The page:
By Alfred Wong - images & text © 2001Those who are familiar with the vast and richly detailed Star Wars universe outside the movies will know that the X-Wing starfighter, the ship most identified with the saga, is not exactly a state-of-art starfighter. It was already approaching obsolesence at the Battle of Endor, and most other fighters in the Star Wars universe can out-perform it with ease. Despite this, the X-Wing remains popular with its pilot and remains the dominant fighter of the New Republic.
Image: Under construction (2)
Image: Under construction (3)
Image: Rear view, with standard X-Wing
Image: In flight
Image: Top view
Image: Bottom view
X-Wing pilots love the fighter's ruggedness, reliability, power, range, versatility and ease of handling. The Jedi-Knights have also steadfastly held on to the X-Wing as their ship of choice. To use a real-world analogy the X-Wing is very much like the McDonnell-Douglas F-4 Phantom; a widely-used, popular, dependable workhorse serving long past its prime, even though its flight performance is no longer quite up to par anymore.
New Republic engineers have worked to improve the X-Wing to at least keep pace with newer and better starfighters, the ultimate version is perhaps the XJ-class as described in the New Jedi Order series of books. The XJ is designed purposely for use by the Jedi-Knights. All Jedis will eventually get the XJ, and presumedly regular squadrons after that. There has been no image published of the XJ, but what is known is:
In deciding what the XJ should look like, I wanted to keep as much of the X-Wing as possible, while making it look more lean and up-to-date. It was also an opportunity to trim down that big back-end. The X-Wing studio models had that big, boxy rear end in order to house the S-Foil operating gear.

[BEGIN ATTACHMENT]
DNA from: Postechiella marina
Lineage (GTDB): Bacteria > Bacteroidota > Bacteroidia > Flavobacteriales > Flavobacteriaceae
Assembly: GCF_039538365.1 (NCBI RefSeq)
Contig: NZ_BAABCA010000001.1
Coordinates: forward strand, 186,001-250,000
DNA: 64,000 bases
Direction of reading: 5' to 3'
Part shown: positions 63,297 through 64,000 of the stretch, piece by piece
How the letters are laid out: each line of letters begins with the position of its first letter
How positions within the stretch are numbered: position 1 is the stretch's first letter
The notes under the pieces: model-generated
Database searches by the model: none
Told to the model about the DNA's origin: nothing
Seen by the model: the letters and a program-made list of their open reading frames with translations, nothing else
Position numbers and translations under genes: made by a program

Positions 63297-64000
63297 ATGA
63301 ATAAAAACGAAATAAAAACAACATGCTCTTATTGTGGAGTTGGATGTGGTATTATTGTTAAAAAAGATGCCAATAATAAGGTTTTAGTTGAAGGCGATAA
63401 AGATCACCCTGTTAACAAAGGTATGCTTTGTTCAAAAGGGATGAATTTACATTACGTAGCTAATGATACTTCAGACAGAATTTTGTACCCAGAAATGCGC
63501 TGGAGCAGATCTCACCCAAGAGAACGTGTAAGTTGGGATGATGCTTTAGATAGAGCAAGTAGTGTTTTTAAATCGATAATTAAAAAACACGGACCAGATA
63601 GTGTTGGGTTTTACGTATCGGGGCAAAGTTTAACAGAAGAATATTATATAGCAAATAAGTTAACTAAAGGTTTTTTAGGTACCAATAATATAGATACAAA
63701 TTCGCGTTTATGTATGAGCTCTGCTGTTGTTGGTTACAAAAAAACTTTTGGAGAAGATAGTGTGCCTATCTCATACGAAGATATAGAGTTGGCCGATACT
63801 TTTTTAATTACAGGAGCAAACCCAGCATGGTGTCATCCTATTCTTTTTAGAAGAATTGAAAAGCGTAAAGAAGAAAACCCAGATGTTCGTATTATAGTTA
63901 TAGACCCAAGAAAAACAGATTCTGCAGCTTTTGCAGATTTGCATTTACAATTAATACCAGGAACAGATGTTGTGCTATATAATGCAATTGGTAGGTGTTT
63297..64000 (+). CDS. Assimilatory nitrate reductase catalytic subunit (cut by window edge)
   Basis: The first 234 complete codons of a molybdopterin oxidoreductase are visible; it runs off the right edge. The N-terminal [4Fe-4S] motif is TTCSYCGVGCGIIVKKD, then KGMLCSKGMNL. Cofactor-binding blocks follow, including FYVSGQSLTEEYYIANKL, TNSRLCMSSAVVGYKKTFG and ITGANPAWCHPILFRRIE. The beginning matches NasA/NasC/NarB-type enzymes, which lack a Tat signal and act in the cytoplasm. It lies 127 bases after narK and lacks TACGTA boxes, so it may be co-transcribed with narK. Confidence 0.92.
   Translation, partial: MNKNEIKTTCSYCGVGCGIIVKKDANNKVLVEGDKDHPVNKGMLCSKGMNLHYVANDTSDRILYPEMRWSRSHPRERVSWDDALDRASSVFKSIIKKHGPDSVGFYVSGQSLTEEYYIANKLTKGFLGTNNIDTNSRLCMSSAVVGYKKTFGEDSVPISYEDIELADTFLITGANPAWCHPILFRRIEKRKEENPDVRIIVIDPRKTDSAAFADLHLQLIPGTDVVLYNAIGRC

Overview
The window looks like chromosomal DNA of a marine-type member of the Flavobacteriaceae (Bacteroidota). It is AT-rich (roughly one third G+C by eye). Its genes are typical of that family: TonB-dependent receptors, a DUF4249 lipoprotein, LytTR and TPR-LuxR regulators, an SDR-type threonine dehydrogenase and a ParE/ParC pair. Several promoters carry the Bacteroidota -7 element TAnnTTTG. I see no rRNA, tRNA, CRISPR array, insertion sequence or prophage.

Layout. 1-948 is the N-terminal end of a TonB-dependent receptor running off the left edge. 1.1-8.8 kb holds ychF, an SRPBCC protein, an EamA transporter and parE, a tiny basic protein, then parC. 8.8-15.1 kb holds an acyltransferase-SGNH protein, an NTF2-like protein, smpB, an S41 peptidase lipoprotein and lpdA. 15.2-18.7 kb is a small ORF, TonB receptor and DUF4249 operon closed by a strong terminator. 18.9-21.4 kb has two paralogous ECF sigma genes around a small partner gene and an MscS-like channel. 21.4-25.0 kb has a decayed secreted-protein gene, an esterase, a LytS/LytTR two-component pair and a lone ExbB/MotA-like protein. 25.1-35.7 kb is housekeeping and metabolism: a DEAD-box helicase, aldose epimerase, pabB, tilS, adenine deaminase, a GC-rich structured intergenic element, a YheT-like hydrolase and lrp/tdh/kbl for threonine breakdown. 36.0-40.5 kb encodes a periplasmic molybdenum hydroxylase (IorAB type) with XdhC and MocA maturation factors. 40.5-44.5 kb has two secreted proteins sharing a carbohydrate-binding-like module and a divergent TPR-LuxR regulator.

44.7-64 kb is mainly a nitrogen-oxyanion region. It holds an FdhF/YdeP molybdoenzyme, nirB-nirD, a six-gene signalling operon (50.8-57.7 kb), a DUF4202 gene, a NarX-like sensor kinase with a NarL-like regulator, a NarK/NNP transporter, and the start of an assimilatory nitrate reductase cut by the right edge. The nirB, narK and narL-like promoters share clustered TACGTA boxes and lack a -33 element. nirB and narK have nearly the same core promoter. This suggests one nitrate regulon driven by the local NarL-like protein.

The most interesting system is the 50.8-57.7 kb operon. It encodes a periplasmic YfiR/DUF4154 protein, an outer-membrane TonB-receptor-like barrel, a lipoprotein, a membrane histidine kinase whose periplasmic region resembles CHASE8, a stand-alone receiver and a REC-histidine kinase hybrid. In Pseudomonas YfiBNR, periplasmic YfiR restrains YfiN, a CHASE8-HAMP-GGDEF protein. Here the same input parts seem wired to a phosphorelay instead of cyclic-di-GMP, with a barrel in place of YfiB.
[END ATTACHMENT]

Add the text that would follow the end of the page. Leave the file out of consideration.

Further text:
I will outline 6 major steps for building the XJ. I used the large scale AMT/ERTL X-Wing kit, and used parts from 2 old Monogram F-16 kits and F-18 kits I have kept just for parts. Engine nozzles from a Starfury was also used. A small illustration is included for each of these steps.
Step 1: Fuselage: Cut back the rear fuselage box by about 1 inch, and remove a good 1/4 inch from the bottom. Cover the bottom with a piece of .60 thou styrene, fill the edges and sand smooth. Add some panelling detail and landing gear doors to the new bottom. Blank off the back with styrene and add detailing. It's a good idea to modify the existing X-Wing details as much as possible for the sake of continuity.
Step 2: Intakes: Assemble 2 sets of F-16 intakes (front & 2 sides). From the back edge, make a cut-out 1-3/16 inch long X 7/8 inch high for the wings, (you'll need to block out the remainder of the nose-wheel bay opening). Add a 3/8 inch strip of styrene to the back ends. You can use the detailed wheel-well bulkheads from the F-16 kits to box in the wing-insert opening. You will also need to make some kind of half-round detail piece for the inside, attach this to the bulkheads.
Step 3: The S-foils: Remove the engine-mounting boxes from the 4 wing tops and replace them with flat, detailed styrene pieces cut to fit. These pieces should have an extended insert that will fit into the intake cut-outs.
Step 4: S-Foil Assemblies: Make some 30-degree angle pieces and assemble sets of S-Foils for each side. Test-fit in the cut-outs as you go.
Step 5: Engine Nozzles: Stack up the parts as outlined in the illustration. The cylindrical bits are just cut-off ends of the hinge halves from the X-Wing kit. The cones are the engine insides from the 2 F-18s, then add the X-Wing nozzle pieces, the Starfury nozzles finish the assemblies nicely.
Step 6: Torpedo Launcher: I wanted to find something interesting to use for the new launcher, and settled on half of a spare chaff dispenser-pod left over from a built 1/48 Italeri Tornado IDS kit. I just added a new front piece and did some minor modifications. Obviously, you may use something different, just try to keep it interesting yet simple, not just any old plain missile-half.
Finally, I made other minor improvements, such as a less-cluttered, more advanced-looking cockpit; as well as new sensor blisters on sides of the the nose. I finished it in the markings of Rogue-11, Jaina Solo's starfighter. I used substantially less weathering than on my old X-Wing. I even made a little Jaina for the cockpit.
This page copyright © 2001 Starship Modeler. Last updated on 28 November 2001.